‘Voices of Greensboro’ raised in support of Café Europa
“Many downtown residents are unhappy with the way the city has been handling things, and not just the situation with Café Europa,” said Jenn Graf, owner of Vintage to Vogue Boutique at 124 N. Davie Street in Greensboro, when I asked her why she was inviting people to show up at her shop this past week. There, citizens of Greensboro and Europa supporters gathered and were photographed holding a whiteboard on which they expressed questions they had regarding Europa and other decisions the city has made.
To publicize those statements on social media, Graf collaborated with photographers Ciara Kelley and Allen Martin on the Voices of Greensboro project.
“We were pleasantly shocked at how many people came out to show their support for Café Europa and the injustice taking place,” wrote Graf, explaining that “it was touching to see supporters of Café Europa take time out of their busy schedules to participate in this event.”
Martin expressed the view of many Café Europa supporters when he condemned the Request for Proposals bidding process conducted by the public-private nonprofit Greensboro Parks Downtown, Inc., to which Assistant City Manager Chris Wilson gave management of the restaurant space in Cultural Center at 200 N. Davie Street last November. “It has never been a ‘fair and equitable’ or open process,” Martin said. “Instead, it’s been a hostile takeover from the beginning.”
Many whiteboard statements from Voices of Greensboro criticize the perceived lack of transparency. Several raised the issue of the alleged romantic relationship between Wilson and GDPI board member Cecelia Thompson, saying it creates an appearance of a conflict of interest. Wilson’s decision transferred an asset, which had been previously paying rent to the city to GDPI, the organization which Thompson, also the executive director of Action Greensboro, co-founded and chaired when the decision was made.
On Feb. 4, Mayor Nancy Vaughan sent YES! Weekly an email quoting city attorney Tom Carruthers’ opinion that Wilson and Thompson’s relationship did not constitute a conflict of interest, as “the city’s funding to GPDI does not provide a financial benefit to any board member.” I wrote the mayor and the city attorney back, asking as a point of clarification if the financial benefit to an organization chaired by Thompson at the time of decision might still be a matter of concern. Neither the mayor nor the city attorney responded.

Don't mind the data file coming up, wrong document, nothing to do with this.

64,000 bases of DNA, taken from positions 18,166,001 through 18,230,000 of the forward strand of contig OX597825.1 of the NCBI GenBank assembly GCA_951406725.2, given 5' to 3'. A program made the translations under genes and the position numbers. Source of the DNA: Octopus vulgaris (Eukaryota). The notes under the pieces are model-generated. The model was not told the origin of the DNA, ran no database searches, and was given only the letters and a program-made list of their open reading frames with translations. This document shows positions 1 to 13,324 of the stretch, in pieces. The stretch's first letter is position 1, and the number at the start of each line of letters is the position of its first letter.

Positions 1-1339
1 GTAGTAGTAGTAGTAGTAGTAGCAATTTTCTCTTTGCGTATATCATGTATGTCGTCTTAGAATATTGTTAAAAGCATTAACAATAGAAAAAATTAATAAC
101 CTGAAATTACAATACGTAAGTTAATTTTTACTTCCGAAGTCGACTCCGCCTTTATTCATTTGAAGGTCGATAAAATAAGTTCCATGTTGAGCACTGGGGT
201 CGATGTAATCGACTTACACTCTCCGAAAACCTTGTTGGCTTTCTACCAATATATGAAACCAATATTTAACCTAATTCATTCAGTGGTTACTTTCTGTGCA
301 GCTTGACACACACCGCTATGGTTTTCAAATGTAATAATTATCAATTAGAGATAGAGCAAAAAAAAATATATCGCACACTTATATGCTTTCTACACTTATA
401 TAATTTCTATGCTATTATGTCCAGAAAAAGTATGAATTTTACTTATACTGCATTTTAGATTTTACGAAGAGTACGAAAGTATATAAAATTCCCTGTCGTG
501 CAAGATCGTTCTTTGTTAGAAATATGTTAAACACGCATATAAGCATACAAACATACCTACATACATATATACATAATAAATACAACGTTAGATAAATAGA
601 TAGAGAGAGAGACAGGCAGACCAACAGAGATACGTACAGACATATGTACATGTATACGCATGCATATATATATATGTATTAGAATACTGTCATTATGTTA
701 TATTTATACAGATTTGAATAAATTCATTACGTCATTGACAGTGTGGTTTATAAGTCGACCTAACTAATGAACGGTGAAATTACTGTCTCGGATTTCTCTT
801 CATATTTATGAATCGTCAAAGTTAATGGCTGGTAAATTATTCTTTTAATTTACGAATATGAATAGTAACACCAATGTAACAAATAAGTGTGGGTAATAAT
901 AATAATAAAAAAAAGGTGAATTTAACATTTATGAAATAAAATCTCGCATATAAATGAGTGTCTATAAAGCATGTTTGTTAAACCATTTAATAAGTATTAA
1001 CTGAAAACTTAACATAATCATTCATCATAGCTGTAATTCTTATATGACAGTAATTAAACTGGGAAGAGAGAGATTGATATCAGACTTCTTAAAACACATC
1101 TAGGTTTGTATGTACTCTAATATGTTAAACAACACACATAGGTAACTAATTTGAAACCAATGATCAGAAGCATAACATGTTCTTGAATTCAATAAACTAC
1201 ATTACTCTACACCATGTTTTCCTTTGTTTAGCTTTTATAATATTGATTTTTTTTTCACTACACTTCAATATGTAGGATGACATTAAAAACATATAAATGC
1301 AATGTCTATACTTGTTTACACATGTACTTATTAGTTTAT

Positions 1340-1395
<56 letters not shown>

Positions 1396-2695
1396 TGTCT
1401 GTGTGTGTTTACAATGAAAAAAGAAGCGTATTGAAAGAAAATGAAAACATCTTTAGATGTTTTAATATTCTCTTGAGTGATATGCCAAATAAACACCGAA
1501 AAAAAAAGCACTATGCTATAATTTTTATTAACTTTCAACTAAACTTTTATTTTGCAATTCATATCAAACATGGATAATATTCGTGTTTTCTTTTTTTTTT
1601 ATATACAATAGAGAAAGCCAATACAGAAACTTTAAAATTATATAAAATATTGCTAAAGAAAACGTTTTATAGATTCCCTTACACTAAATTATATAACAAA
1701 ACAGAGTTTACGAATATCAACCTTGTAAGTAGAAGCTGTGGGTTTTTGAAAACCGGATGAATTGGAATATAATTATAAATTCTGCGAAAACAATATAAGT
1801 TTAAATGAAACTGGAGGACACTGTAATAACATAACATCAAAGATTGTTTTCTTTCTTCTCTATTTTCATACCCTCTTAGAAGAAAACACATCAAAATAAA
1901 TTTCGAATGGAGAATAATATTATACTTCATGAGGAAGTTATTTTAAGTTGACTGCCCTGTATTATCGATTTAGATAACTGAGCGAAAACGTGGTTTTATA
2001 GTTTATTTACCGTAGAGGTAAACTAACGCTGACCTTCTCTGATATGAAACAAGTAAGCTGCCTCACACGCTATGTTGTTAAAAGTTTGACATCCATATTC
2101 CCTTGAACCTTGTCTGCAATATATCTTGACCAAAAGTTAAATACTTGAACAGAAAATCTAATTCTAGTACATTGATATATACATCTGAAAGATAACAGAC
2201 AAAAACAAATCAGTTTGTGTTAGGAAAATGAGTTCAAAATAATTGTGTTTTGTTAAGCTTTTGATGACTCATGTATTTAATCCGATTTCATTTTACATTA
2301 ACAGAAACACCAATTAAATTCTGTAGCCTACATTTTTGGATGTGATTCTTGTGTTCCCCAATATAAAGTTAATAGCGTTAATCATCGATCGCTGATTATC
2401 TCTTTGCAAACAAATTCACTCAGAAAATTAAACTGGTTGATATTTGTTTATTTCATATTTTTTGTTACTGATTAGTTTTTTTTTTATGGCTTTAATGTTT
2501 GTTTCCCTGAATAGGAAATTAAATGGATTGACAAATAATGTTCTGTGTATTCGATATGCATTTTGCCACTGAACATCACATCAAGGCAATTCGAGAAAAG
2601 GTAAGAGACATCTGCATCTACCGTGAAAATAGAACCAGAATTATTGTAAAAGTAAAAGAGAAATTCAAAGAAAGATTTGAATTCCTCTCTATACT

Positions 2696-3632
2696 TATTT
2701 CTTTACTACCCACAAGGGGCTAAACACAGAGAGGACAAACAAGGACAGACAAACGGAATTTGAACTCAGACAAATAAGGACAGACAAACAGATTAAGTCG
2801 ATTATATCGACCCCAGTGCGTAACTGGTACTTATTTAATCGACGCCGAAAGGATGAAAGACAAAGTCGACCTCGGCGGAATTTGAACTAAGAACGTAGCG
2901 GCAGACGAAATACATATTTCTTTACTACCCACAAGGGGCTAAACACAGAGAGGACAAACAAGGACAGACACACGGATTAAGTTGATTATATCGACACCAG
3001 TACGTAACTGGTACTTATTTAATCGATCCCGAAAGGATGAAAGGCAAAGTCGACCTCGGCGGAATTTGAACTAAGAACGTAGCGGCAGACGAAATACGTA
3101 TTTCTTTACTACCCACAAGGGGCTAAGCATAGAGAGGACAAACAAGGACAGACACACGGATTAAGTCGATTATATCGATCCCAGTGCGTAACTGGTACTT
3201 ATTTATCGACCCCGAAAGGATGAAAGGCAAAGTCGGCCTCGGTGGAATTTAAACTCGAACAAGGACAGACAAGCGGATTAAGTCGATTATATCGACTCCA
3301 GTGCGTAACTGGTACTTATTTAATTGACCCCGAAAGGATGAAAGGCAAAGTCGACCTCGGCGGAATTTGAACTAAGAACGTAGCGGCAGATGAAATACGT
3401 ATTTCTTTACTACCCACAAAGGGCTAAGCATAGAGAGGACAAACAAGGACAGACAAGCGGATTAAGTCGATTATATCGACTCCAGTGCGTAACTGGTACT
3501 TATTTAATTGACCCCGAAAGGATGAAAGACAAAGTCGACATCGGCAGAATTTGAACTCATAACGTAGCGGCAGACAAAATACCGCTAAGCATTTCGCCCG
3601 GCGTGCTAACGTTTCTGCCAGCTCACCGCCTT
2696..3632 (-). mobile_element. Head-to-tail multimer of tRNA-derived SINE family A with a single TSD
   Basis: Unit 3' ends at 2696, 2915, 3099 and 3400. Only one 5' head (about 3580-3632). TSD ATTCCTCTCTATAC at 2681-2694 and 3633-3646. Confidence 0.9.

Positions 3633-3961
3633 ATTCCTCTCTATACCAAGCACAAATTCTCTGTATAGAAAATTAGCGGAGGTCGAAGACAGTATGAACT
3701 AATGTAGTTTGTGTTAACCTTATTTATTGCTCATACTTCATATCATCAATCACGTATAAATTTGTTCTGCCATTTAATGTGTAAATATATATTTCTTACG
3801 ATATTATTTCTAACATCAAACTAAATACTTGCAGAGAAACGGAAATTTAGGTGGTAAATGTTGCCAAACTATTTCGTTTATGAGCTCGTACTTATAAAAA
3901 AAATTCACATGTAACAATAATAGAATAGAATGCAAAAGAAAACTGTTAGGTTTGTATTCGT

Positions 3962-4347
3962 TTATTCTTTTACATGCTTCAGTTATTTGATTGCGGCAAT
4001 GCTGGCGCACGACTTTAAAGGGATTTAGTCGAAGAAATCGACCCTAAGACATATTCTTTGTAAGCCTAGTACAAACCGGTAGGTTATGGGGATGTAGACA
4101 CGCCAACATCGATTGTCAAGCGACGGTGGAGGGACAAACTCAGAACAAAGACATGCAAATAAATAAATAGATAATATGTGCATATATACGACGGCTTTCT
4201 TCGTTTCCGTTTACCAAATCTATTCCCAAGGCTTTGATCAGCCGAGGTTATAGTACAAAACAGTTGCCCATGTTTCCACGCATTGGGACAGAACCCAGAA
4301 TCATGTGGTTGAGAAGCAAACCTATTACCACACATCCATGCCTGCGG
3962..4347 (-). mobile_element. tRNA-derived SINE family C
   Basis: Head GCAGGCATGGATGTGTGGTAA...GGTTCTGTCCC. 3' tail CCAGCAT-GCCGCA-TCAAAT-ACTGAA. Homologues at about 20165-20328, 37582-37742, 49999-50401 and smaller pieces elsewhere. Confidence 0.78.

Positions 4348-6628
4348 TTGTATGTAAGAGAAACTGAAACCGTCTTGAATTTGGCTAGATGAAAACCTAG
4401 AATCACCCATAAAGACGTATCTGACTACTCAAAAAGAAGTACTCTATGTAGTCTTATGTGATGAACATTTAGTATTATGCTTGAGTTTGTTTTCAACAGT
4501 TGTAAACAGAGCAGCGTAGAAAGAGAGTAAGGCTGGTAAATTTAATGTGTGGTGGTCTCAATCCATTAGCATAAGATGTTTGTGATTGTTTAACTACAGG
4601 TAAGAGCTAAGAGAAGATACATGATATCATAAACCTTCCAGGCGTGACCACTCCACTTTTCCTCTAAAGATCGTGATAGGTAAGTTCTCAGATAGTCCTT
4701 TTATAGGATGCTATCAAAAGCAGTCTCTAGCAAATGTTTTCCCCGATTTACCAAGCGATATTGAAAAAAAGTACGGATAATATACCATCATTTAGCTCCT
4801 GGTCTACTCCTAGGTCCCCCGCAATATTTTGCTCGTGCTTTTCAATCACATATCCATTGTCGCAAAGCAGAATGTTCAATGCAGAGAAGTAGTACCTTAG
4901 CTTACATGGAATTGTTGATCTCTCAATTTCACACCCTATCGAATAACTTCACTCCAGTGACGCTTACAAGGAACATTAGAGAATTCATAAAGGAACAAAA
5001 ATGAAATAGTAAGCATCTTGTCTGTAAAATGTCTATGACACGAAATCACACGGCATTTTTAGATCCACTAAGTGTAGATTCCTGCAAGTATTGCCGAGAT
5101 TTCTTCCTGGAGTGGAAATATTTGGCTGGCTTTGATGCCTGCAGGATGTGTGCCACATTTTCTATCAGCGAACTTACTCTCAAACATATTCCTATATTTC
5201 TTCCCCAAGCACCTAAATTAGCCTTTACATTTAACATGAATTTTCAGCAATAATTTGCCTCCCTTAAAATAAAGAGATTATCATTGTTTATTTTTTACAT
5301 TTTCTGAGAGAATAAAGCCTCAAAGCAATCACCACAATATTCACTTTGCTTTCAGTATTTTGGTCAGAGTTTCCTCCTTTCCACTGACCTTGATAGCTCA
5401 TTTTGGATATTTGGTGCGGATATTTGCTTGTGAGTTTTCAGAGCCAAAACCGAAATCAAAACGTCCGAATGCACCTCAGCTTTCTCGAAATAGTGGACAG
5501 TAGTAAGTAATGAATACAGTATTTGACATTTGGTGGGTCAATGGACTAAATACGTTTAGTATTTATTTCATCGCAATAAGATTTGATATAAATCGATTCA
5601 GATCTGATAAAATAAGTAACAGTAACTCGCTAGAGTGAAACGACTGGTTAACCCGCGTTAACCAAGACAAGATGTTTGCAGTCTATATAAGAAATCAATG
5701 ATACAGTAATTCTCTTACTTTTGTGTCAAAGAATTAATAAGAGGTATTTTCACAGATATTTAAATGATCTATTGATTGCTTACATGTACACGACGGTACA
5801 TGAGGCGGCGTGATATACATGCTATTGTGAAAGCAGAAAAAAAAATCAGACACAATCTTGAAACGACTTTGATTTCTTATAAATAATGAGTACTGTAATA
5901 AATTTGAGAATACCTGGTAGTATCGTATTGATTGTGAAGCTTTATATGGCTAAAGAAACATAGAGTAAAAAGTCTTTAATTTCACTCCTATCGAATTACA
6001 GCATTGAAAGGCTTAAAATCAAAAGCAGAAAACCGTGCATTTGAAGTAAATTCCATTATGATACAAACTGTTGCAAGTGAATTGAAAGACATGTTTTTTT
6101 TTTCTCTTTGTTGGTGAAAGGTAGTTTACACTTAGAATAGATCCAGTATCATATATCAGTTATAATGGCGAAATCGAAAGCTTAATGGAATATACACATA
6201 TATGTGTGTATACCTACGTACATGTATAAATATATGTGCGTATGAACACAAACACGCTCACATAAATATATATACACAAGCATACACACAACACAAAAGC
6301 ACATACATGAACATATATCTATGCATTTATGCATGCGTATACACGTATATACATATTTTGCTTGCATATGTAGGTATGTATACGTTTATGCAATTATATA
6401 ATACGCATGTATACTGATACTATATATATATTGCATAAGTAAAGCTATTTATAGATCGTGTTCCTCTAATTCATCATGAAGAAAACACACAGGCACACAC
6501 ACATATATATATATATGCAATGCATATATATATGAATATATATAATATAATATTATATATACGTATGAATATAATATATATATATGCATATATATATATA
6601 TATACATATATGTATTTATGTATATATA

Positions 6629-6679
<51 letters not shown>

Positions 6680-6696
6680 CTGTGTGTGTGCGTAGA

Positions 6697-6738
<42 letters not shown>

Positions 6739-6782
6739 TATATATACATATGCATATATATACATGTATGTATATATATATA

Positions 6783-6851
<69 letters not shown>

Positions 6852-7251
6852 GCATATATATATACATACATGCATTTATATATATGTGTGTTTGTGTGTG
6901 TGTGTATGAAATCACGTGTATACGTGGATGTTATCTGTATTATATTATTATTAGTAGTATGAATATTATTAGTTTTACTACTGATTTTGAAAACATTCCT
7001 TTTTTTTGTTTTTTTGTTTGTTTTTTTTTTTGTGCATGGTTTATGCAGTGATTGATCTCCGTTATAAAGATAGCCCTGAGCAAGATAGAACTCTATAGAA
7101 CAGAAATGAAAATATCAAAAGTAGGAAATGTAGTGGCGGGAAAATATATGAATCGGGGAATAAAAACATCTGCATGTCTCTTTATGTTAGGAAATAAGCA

On Feb. 23, Frayda S. Bluestein, professor of public law and government at the University of North Carolina School of Government, replied to my email inquiry about this issue. She agreed with the city attorney’s opinion but made the following statement:
“The legal conflict of interest provisions generally are concerned with public officials gaining financial benefits from decisions they are responsible for making. Nonprofit board members do not gain financially from their service. It is certainly possible that the public might be concerned about whether a public official can make objective decisions when there is a personal relationship involved. That is a perhaps an ethical issue, but I don’t think, based on the facts you’ve presented, that it is a legal one.”
The UNC School of Government document Conflict of Interest Laws for North Carolina Public Officials & Employees by Norma R. Houston mentions the ethical issue. At the end of the first paragraph of Section 1, “Conflicts of Interest in Public Contracting,” is the following statement: “Situations that are not illegal may nonetheless be inappropriate, so public officials should always consider the public perception of their actions in addition to the legal consequences.”
Martin told me that he and other Voices of Greensboro are concerned with ethics and appearances.
“As tax-paying citizens of Greensboro,” he wrote in an email, “we should have a right to transparency by the city government. The city clearly feels differently, and that’s why so many have spoken out.”
Europa supporter Michael Townsend expressed similar sentiments when I interviewed him while he was having his photo taken for Voices of Greensboro. Townsend said he’d been appalled by the way the entire Greensboro City Council has addressed or failed to address, the issue of transparency.
“I just don’t think what’s been going on is right,” he said while writing #VoterRegret on the whiteboard.
Photos from the Voices of Greensboro project are being posted on Facebook and Instagram this week. To see them for yourself, follow Voices of Greensboro on Facebook and Instagram (@VoicesofGreensboro).
Ian McDowell is the author of two published novels, numerous anthologized short stories, and a whole lot of nonfiction and journalism, some of which he’s proud of and none of which he’s ashamed of.